According to Smith, there was one participant for which there existed at least an 80 percent correlation between mouth movements associated with a particular emotion, and that emotion.
Additionally, Smith said that people of different cultures and conditions tend to focus on different areas of the face when detecting emotion.
“Folks in Eastern areas of the world tend to focus on the eyes, folks in the Western world are in between the eyes and the mouth,” Smith said. “Folks with autism usually focus more on the mouth.”
Smith said he has found a moderately positive correlation between the facial and emotional expression.
While his current model for expression detection can be disrupted by glasses or subjects not looking directly at the camera, Smith aims to improve the model throughout the summer.
Probing political psychology
“[For] the students who work with me, often this is the first experience that they have working a 40-hour job that really is demanding high-quality thinking from them in creative ways about science,” communication and political science professor Jon Krosnick said.
Krosnick, whose work focuses on how Americans’ political attitudes develop and change, is working with ten undergraduates this summer, some hailing from summer programs run by other departments. His research topics are often interdisciplinary, connecting topics such as psychology, public opinion, history of law, public policy and statistics.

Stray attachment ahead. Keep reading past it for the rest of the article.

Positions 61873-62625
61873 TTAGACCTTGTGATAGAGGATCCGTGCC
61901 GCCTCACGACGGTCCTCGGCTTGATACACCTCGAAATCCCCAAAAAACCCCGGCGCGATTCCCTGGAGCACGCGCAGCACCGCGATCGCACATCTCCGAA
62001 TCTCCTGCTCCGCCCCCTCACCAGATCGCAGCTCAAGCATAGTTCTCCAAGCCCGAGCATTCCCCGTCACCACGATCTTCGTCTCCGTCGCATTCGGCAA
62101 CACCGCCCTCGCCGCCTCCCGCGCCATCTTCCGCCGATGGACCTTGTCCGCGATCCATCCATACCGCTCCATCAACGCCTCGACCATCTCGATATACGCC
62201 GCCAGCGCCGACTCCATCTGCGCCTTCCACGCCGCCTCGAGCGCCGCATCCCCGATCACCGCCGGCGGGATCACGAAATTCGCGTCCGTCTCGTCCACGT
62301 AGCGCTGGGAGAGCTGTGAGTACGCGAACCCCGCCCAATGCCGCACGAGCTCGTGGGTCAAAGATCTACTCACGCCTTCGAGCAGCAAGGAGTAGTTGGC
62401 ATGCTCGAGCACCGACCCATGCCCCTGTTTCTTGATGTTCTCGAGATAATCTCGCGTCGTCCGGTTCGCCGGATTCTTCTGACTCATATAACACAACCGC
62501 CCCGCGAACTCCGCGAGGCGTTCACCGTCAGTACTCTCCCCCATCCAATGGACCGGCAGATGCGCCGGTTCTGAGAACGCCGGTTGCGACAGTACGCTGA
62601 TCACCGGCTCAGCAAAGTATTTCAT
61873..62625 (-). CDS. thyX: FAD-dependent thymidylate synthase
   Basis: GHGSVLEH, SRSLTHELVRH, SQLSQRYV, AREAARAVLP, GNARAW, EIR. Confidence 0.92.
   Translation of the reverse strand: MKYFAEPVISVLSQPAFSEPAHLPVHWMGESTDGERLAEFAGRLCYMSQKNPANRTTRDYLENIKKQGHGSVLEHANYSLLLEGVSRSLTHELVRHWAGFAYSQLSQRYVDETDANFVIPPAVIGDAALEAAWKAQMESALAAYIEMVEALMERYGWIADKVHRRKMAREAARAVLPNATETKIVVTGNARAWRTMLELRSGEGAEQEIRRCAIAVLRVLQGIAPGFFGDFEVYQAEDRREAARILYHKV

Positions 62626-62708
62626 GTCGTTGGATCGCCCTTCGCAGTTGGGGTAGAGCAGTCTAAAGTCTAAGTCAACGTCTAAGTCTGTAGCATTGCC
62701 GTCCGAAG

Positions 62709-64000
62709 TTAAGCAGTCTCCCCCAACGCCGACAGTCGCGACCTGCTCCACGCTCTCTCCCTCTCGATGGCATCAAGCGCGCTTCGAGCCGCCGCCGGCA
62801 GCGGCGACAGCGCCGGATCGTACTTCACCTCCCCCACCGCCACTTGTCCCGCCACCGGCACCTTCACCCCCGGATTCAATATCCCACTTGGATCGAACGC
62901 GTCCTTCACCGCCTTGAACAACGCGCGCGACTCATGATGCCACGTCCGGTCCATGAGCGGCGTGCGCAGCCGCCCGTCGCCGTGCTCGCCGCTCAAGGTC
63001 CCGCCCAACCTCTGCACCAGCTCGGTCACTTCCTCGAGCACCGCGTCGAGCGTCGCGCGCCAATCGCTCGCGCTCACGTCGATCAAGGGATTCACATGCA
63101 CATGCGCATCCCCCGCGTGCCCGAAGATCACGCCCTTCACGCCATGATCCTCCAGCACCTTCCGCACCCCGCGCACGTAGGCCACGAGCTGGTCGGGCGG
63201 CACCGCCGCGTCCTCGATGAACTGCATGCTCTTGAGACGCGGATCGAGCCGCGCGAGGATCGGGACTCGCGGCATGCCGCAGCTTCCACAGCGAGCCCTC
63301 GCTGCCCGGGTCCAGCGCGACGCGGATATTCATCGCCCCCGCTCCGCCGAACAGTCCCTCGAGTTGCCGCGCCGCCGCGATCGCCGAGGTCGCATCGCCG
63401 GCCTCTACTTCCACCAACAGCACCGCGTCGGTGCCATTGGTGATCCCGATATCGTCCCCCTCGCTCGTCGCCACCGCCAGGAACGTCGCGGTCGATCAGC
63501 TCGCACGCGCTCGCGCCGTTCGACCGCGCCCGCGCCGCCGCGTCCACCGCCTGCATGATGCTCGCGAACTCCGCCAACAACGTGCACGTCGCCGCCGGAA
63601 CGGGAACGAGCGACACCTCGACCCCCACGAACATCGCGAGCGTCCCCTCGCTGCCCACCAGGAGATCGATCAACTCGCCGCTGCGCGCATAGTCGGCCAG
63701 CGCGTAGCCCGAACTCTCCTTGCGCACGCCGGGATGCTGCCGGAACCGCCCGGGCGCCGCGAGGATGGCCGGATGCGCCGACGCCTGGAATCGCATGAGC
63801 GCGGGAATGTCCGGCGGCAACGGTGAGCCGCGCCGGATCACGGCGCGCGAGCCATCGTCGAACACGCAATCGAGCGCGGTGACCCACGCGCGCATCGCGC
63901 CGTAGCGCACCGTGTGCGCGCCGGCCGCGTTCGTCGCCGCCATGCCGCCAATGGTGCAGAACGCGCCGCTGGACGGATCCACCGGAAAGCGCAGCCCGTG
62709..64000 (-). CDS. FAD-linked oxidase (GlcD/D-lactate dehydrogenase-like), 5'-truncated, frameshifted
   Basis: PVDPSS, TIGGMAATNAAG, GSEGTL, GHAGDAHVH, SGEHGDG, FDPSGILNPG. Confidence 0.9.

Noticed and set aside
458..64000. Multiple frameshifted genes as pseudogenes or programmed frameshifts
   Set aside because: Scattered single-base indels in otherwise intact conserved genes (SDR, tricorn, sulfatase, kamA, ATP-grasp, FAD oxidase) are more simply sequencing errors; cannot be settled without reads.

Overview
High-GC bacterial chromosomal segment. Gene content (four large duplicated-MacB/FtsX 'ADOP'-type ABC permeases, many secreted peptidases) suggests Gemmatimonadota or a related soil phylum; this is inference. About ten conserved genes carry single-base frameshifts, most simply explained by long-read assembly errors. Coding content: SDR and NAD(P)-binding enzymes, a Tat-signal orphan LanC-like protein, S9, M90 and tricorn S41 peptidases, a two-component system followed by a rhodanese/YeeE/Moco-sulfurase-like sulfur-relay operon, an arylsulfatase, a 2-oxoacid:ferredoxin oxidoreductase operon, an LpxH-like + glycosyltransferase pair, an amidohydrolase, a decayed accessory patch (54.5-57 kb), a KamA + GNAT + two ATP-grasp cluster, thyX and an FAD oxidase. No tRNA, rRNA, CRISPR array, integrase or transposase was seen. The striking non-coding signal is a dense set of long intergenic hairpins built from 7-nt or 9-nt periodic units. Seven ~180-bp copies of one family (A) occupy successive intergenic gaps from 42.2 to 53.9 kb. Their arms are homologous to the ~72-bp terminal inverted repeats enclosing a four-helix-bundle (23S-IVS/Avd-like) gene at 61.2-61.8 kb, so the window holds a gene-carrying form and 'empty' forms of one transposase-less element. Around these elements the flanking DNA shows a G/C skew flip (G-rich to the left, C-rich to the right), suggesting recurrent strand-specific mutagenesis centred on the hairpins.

In one project, Krosnick and his students are studying American public opinion on global warming. Specifically, they aim to examine how language choice in surveys on the issue affect perception. For example, he mentioned the confusion between the labels “global warming” and “climate change.”
“There’s been an interest in understanding how Americans react to those labels … how use of one label or another changes how people think about the issue politically,” Krosnick said. “We’re doing some experimentation to ask questions with different wordings and look at how people react.”
Krosnick’s team is also exploring hypotheses related to media “agenda-setting,” which is when news organizations elect to emphasize an issue by offering it additional coverage. Viewers then attach importance to the said issue and pressure the government to act. Ultimately, this hypothesis concludes that media has some power to control government.
“We’re gathering up new ways to measure what the media have paid attention to, and we’re going to use some statistics to test whether the hypothesis is correct,” Krosnick said.
Krosnick’s work on political psychology has also suggested that the order of candidates’ names on ballots affects election outcomes. This summer, his team is working on a historical analysis to understand why different states have different ballot order policies as well as to what extent Americans are aware of this systemic bias.
“Americans, for the most part, are not aware about [this phenomenon] and the scientific evidence that suggests there is a way to prevent bias,” Krosnick said.
The Psych-Summer Research Program will hold a poster session held on Aug. 23 displaying the work of its participants.
Contact Angie Wang at 19awang ‘at’ castilleja.org